Conference
Related Links/Contacts



TUTORIALS 
1>

The
use of Fractals and Noise in Computer Graphics


2>

AVSAmira, by Chung Sybil Hoang and Mary McDerby, University of Manchester 

The tutorials occur on the morning of the 15th June.  
The use of Fractals and Noise in Computer Graphics  Martin Turner, Manchester 

SynopsisComputer games and cinema special effects owe much of their realism to the study of fractals. This short course will take you on a journey from the motion of a microscopic particle to the creation of imaginary planets. Wierstrass (18151897) created one of the first continuous but nowhere differentiable functions which was groundbreaking in the change of mathematical thinking, as it destroyed that a continuous function should be differentiable in at least one position. The uses of these functions at the time were not apparent and many mathematicians were vocally alarmed. It took the modelling of Brownian motion, by Levy and Wiener, as a nondifferentiable walk, to show that nature can be modelled successfully with these new formulas. Twentyfive years ago Mandelbrot (1924) published the major book "Les Objets fractals: forme, hazard et dimension" in 1975, that first defined the term based on the Latin adjective fractus derived from the verb frangere meaning to break. Now virtually every modelling and animation package has a fractal texture generator to create synthetic 'natural like' objects. Designers now do not need to understand the first part of the mathematics behind its creation, only the aesthetics. Many types of natural objects have been synthesised to create models that compare with real data and are now acceptable in many fields. These range from crystalline and coral formation, to cell and tree growth and natural noise fields. This course looks at the history and explores the methods used by fractal generators to create all kinds of fractal textures. I will delve behind the fractal button given to designers and explore the various algorithms that are currently being used. These include the famous Voss/Mandelbrot algorithm as well as the popular divideandconquer fractal surface generators. The fundamental properties fractals have and hence some of their limitations will be discussed. An important part of the course will be spent in the study of noise and its various forms. Fractal noise is but one of an infinite series of noise types that can be used for synthetic imagery. Each has its own properties and uses that can be more appropriate than standard synthesised fractals. The processes of fractional differentiation and integration will also be introduced which defines a simple way to modify any formulaic shape. The course will include some extra topics including the popular use of Lindermayer systems; which is a simple language that can be used to create large branching structures. Also, an overview and research in the use of fractal compression tools to create infinite resolution textured enlargements. Course Outline: Session 1: Introduction to Fractals The origins of fractals;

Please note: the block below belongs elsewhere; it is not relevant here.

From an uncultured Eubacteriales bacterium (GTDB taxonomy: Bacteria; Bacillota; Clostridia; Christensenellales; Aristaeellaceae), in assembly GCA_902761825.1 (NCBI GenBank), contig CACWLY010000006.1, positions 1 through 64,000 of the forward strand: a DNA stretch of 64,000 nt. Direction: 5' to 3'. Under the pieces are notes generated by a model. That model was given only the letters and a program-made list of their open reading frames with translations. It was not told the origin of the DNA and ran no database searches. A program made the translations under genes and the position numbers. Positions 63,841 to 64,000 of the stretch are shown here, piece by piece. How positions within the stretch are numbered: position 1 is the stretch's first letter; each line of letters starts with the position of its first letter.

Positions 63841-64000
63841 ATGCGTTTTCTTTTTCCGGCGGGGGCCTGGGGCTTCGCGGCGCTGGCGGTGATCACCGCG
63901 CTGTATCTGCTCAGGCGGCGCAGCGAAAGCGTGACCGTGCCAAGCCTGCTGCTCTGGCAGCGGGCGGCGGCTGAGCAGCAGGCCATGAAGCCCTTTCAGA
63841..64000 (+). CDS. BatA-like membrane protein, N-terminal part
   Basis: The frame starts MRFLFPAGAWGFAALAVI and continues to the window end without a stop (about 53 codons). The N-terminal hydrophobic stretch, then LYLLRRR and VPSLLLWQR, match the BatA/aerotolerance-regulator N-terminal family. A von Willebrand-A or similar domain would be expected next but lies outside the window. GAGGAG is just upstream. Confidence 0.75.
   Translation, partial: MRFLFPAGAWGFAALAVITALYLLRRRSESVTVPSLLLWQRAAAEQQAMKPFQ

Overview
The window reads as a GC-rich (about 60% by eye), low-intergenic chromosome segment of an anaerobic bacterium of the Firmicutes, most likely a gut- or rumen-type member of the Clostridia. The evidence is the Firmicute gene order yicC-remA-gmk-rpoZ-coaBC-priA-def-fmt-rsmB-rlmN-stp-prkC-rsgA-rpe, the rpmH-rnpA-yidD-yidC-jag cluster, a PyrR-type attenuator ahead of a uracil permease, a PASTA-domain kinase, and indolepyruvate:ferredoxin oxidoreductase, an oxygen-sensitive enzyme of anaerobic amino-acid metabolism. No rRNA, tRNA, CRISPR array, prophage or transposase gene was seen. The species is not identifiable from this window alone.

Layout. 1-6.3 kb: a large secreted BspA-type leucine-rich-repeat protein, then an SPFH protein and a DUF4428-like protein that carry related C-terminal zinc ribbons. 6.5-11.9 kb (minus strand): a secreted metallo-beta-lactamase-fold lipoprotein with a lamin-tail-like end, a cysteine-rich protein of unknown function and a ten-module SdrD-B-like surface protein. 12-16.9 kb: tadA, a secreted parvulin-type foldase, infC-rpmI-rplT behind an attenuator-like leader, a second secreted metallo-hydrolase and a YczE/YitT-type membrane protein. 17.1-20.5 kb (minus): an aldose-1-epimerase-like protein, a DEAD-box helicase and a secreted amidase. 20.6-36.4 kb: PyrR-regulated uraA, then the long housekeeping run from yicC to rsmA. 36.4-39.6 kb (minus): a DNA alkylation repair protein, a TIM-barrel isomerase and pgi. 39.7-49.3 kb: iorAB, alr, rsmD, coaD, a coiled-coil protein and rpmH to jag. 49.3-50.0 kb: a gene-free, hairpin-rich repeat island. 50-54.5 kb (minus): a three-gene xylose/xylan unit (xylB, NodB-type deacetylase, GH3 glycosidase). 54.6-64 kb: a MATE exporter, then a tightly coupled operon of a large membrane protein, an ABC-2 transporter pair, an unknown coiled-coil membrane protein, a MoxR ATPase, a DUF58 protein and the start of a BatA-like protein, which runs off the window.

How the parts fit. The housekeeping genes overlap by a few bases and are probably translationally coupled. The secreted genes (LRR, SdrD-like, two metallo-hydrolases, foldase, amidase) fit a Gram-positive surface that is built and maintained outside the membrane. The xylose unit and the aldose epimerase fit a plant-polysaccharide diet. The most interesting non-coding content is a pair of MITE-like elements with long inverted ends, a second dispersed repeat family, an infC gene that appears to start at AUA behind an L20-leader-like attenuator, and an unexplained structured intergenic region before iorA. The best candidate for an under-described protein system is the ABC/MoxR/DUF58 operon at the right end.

from Pathological Monsters in the 1890's to tamed Fractal Dragons of the
1990's. Session 2: Describing and using Noise and Chaos Fractional Brownian
Motion Session 3: Surface and signal shape generation Mandelbrot/Voss surfaces Session 4: Fractal Image Compression and Texture Mapping Image representation 
Past Experience: My work in different groups has covered a range of topics; fractals, noise analysis and image synthesis have been a recurring expertise since joining the Imaging Research Centre in 1994. Over many years of research and teaching this has resulted in numerous research papers, a graduate research text published by Academic Press, invited presentations, and hosting a conference and oneday short course on the mathematics of Fractal Geometry for the Institute of Mathematics and its Applications (IMA) in 2000. The underlying mathematics has been used over the last seven years within a master course (MSc in Digital Signal and Image Processing 20032004) and in PhD topics. 

AVS
 Amira


Contrary to popular belief, scientific visualization is not a new development. Ever since 1137 A.D., when Yu the Great recorded a map of China to understand the network of rivers in order to create flood control techniques, visualization has provided deeper insight to data which would otherwise be incoherent. It is sometimes confused with presentation graphics, which deals in the process of displaying data to make it easier to communicate information but scientific visualization seeks to understand the data. Sometimes both techniques are used to valuable effect. 3D visualization plays an important part to improving the understanding of data. This allows the user to place themselves in the data and therefore grasp concepts quicker so that they are able to view unexplored areas and discover new concepts and theories. This course will be an introduction to two scientific visualization toolkits: Amira and AVS/Express. Both systems work on the basis of connecting modules together which affect, amend and present data to display the results. They each provide scientific visualization methods for challenging problems in a range of fields including science, medicine and environmental, and engineering. Course Outline:Introduction to Scientific Visualization Introduction to AVS/Express and Amira